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Suddenly the road took a sharp turn and head straight down toward the ocean. It took my breath away.

Our destination was yet another lighthouse (Pointe-à-la-Renommée) but of greater interest was the building where Marconi set up the first maritime radio station in 1904.

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The northern coast of the Gaspé Peninsula is far more dramatic than the south side. The mountains are steeper and more rugged, the wind blows harder, and the coastal villages seem to hug the shelter of the coves more tightly.

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In one community, we found a covered bridge.

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And in another, we came upon a 115 foot sailboat in the harbour.

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We chatted with the owner who is waiting for a break in the weather so he can sail it to Lake Ontario.

After that we had a long stretch of road with mountains on one side and crashing ocean on the other.

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We’re now officially on our way home, having turned west after leaving Cap Gasp√© and Land’s End this morning. Still a few more days to go and places to discover!

Day Twenty-One: Cap-aux-Os

You never know what the day will offer.

This morning at breakfast, we were chatting with a couple from France. They told us about a boat tour around Percé Rock and Bonaventure Island. It was a beautiful morning Рclear sky and sunshine Рso we decided to do it.

It wasn’t until we had bought our tickets and were approaching the boat that I questioned my sanity. The boat was bouncing up and down at the wharf like Tigger having an exuberantly happy day. My stomach lurched and I reached for gravol (which I carry in my purse just in case!)

Getting on the boat involved two men pushing a passenger on board in perfect timing as the edge of the boat rose with the swell to meet the wharf…and two other men catching the passenger on the other side.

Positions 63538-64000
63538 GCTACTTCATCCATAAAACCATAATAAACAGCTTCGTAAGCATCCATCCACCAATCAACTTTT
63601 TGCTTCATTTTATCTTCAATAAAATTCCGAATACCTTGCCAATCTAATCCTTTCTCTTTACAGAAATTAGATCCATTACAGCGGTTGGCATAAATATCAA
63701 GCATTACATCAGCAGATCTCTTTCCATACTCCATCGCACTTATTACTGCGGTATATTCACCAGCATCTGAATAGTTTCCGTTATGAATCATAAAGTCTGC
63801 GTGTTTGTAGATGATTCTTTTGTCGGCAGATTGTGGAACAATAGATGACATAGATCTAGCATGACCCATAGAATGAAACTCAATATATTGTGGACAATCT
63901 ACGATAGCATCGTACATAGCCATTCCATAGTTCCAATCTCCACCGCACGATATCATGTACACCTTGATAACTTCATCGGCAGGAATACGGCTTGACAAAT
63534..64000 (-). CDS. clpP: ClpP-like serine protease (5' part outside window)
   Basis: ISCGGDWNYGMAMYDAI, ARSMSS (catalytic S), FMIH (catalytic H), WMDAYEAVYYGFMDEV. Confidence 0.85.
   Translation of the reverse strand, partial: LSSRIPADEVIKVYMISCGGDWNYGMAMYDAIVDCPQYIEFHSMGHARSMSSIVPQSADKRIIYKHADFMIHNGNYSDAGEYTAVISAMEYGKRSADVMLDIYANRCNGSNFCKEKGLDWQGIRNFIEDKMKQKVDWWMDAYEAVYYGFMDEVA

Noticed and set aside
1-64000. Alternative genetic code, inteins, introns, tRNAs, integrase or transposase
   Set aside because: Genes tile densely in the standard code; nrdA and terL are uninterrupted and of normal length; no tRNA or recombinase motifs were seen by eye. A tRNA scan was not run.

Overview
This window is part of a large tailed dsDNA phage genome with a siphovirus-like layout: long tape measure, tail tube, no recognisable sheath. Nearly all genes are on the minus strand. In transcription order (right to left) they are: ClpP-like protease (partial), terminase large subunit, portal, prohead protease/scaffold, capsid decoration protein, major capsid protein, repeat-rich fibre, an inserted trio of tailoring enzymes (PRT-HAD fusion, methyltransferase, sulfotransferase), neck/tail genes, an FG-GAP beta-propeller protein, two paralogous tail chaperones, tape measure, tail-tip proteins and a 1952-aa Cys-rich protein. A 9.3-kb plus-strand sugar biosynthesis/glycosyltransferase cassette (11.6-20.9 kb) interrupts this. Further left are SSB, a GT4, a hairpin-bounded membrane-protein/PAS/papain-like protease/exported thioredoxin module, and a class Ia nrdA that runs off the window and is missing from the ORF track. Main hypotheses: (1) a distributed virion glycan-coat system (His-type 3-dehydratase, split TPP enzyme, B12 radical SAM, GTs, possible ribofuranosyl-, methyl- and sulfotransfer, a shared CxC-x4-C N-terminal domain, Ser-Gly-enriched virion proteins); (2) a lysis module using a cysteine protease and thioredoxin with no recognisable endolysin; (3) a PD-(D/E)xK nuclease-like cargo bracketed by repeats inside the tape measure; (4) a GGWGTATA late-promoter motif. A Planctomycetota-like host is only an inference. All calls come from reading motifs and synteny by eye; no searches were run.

The swells increased as we headed out into the Gulf of St. Lawrence but the photo opportunities were worth it (although we nearly froze even with all our warmest layers on). Thankfully, the gravol helped!

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The view of Perc√© was extraordinary and as we passed Bonaventure Island, we saw grey seals and a huge gannet nesting area. All the photos are on my good camera though and I haven’t had a chance to download them yet.

We dawdled around Percé all morning, checking out historical buildings, and wandering along the shore.

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Then we continued our drive along the coast. Once again, the view was awe-inspiring – mountains in every direction and more hues of orange, yellow, red and green than I dreamed possible. We certainly lucked out with our timing for this trip in terms of seeing the peak of the fall foliage.

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As we came around the other side of the bay, I was able to capture one more shot of Percé Rock with an abandoned house in the foreground.

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The City of Gasp√© is nestled into a mountainside on the Bay of Gasp√©. It’s a picturesque spot with great views in all directions including these tidal flats.

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Tonight we’re staying in a former school in Cap-aux-Os, about 20 minutes east of the city of Gasp√©. The bedroom appears to have been a classroom with the original wooden cupboard doors in one corner, and big windows overlooking the playground. Funny how schools always feel like schools no matter how they are repurposed.

Tomorrow we get to explore Forillon National Park. And it looks like another nice day.

Day Nineteen: Bathurst, New Brunswick

Today it rained. And rained. And snowed. And rained.

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We crossed the border into New Brunswick first thing and stopped to buy a map. At the roadside stop, there were three larger-than-life semi-palmated plovers with some facsinating information about these and other shore birds.

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After breeding in the Arctic, they spend the summer months in the mudflats along the Bay of Fundy eating shrimp-like creatures. They eat until they have doubled in size and then fly 4300 km non-stop to South America.

We were lucky enough to see some semipalmated plovers on our travels.

Although the weather wasn’t great, we did identify a few more birds today. We found some Dunlin, Greater Yellowlegs, Hooded Mergansers and Black Ducks. I did try to take some photos but they didn’t turn out that well.